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A Good Deal For Whalers And A Poor Deal For Whales

April 9, 2010

In this week’s New Scientist magazine, two experts from the Whale and Dolphin Conservation Society (WDCS) deliver an important critique of the increasingly controversial proposal to be put to the vote at the next International Whaling Commission (IWC) meeting in June.

If approved by the majority of member States, the proposal will not only allow commercial whaling to resume after a 24 year ban, but will also give the green light to other countries looking to commence hunting. It will be a massive step backwards for the conservation movement.

They open their article will a chill word of warning:

A proposal before the IWC could lead to the resumption of commercial whaling as early as next year. If it passes – and there is a real chance that it will – one of the greatest conservation successes of our time will be wiped out.

The authors, Mark Simmonds and Sue Fisher, who have been attending the IWC meetings for over 15 years and have significant credential to speak on this subject. They point out that even with the moratorium in place, hundreds of whales are still killed every year, because the IWC allows nations to grant themselves ‘special permits’ for research – permits that are exploited for commercial ends.

Their article details the track of discussions of the past decade for this conflicted mutli-lateral body and gives a solid snapshot for anyone wishing to understand how things have gone so terribly, terribly wrong.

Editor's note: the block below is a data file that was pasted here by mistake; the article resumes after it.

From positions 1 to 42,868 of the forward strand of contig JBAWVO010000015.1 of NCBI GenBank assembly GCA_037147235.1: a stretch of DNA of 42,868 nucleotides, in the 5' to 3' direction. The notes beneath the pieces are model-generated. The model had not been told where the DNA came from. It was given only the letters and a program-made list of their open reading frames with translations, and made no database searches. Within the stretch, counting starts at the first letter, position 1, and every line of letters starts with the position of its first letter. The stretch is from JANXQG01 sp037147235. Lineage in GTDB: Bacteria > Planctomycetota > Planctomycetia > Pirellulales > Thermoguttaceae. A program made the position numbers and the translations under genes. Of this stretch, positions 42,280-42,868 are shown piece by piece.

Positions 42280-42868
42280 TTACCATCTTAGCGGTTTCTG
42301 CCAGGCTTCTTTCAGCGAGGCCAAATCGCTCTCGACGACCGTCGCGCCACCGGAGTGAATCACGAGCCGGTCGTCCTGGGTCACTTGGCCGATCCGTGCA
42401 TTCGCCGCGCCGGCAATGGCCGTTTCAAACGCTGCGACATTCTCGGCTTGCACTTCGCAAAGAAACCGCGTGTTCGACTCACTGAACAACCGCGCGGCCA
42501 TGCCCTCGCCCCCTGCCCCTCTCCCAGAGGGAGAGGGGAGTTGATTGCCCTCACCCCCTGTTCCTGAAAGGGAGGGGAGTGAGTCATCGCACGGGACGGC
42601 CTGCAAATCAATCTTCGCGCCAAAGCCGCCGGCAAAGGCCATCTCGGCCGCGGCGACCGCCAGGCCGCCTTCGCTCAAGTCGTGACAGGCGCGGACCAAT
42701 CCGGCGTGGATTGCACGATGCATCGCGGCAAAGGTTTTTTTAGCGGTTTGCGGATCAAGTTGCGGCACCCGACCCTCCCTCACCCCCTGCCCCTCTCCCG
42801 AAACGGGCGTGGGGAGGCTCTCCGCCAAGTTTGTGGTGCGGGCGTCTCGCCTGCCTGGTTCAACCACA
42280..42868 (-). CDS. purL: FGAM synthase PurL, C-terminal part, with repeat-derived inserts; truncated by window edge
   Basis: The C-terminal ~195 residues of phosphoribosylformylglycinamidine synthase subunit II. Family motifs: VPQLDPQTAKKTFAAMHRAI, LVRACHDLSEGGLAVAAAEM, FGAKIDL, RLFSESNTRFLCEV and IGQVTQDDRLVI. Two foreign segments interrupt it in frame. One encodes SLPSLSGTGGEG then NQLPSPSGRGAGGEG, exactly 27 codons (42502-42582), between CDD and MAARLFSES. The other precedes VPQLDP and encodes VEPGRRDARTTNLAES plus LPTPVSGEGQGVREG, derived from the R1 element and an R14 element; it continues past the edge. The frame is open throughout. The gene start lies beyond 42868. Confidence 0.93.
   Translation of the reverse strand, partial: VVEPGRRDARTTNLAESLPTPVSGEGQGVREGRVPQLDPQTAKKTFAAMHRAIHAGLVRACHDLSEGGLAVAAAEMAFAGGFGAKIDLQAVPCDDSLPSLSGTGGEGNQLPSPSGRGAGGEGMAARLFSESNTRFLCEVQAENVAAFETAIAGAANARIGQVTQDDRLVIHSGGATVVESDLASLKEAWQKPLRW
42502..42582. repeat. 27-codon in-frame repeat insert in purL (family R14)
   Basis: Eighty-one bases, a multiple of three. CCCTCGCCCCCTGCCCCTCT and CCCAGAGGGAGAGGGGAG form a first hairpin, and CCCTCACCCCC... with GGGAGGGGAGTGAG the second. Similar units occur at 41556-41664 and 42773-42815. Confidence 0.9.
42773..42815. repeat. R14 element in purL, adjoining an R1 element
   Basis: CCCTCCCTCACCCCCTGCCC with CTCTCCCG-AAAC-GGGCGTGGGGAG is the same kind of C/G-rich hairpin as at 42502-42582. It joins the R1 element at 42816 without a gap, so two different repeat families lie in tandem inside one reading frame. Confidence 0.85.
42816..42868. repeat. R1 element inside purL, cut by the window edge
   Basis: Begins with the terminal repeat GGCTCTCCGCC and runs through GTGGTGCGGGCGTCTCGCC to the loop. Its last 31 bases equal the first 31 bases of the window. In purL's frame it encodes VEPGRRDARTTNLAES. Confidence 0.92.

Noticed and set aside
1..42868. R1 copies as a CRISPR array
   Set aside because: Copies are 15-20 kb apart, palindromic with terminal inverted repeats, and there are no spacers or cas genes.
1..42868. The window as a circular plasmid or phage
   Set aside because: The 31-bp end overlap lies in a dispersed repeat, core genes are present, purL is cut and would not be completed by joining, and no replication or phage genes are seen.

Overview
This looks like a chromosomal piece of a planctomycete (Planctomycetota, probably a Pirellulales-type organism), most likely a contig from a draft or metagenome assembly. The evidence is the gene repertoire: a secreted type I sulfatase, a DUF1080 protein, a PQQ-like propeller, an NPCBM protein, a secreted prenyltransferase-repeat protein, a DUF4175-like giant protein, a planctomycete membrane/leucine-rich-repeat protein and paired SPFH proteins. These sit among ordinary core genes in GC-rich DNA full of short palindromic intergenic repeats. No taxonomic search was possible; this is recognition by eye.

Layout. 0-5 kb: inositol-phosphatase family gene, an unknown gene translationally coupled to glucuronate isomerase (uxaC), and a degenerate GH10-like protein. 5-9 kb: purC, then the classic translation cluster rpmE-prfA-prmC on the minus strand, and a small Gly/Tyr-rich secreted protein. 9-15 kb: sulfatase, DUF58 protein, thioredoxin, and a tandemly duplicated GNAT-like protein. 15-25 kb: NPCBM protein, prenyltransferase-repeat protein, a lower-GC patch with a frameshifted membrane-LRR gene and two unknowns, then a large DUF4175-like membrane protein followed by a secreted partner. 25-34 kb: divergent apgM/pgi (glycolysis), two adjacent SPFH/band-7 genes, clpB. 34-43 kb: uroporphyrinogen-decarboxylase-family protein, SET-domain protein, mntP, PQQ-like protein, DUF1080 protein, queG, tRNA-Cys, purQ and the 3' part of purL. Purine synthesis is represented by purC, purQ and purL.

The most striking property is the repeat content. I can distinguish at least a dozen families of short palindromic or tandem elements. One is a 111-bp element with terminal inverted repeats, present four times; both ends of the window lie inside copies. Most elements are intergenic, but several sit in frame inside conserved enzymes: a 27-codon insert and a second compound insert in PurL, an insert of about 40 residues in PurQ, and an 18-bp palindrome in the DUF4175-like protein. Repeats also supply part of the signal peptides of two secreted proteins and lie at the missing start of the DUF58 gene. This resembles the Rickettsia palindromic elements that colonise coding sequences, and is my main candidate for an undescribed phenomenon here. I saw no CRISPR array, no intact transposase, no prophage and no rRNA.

They also warn us that what is to transpire in June this year is nothing short of legitimization of Japan, Norway and Iceland’s whaling, allowing these countries to carry on hunting whales commercially without recourse.

As if the ‘deal’ is already done, readers will probably be shocked to discover that negotiations are now under way to set quotas for the species that will be commercially hunted: humpback, sperm, minke, sei, fin and Bryde’s whales.

WDCS has been putting a spotlight on the EU for over a year now, and Fisher and Simmonds reminds us that:

… the European Union, which holds enough votes to defeat [the deal], is in disarray over its internal decision-making. Unless the 25 EU members of the IWC can reach consensus (which is virtually impossible) they will probably have to abstain. EU nations might like to recall that whales are entirely unsuitable for sustainable use, being long-living, slow-reproducing animals, which are incredibly expensive to monitor adequately. Whaling is also irredeemably inhumane.

The full article is now online, and I urge anyone wanting to understand more to read it.

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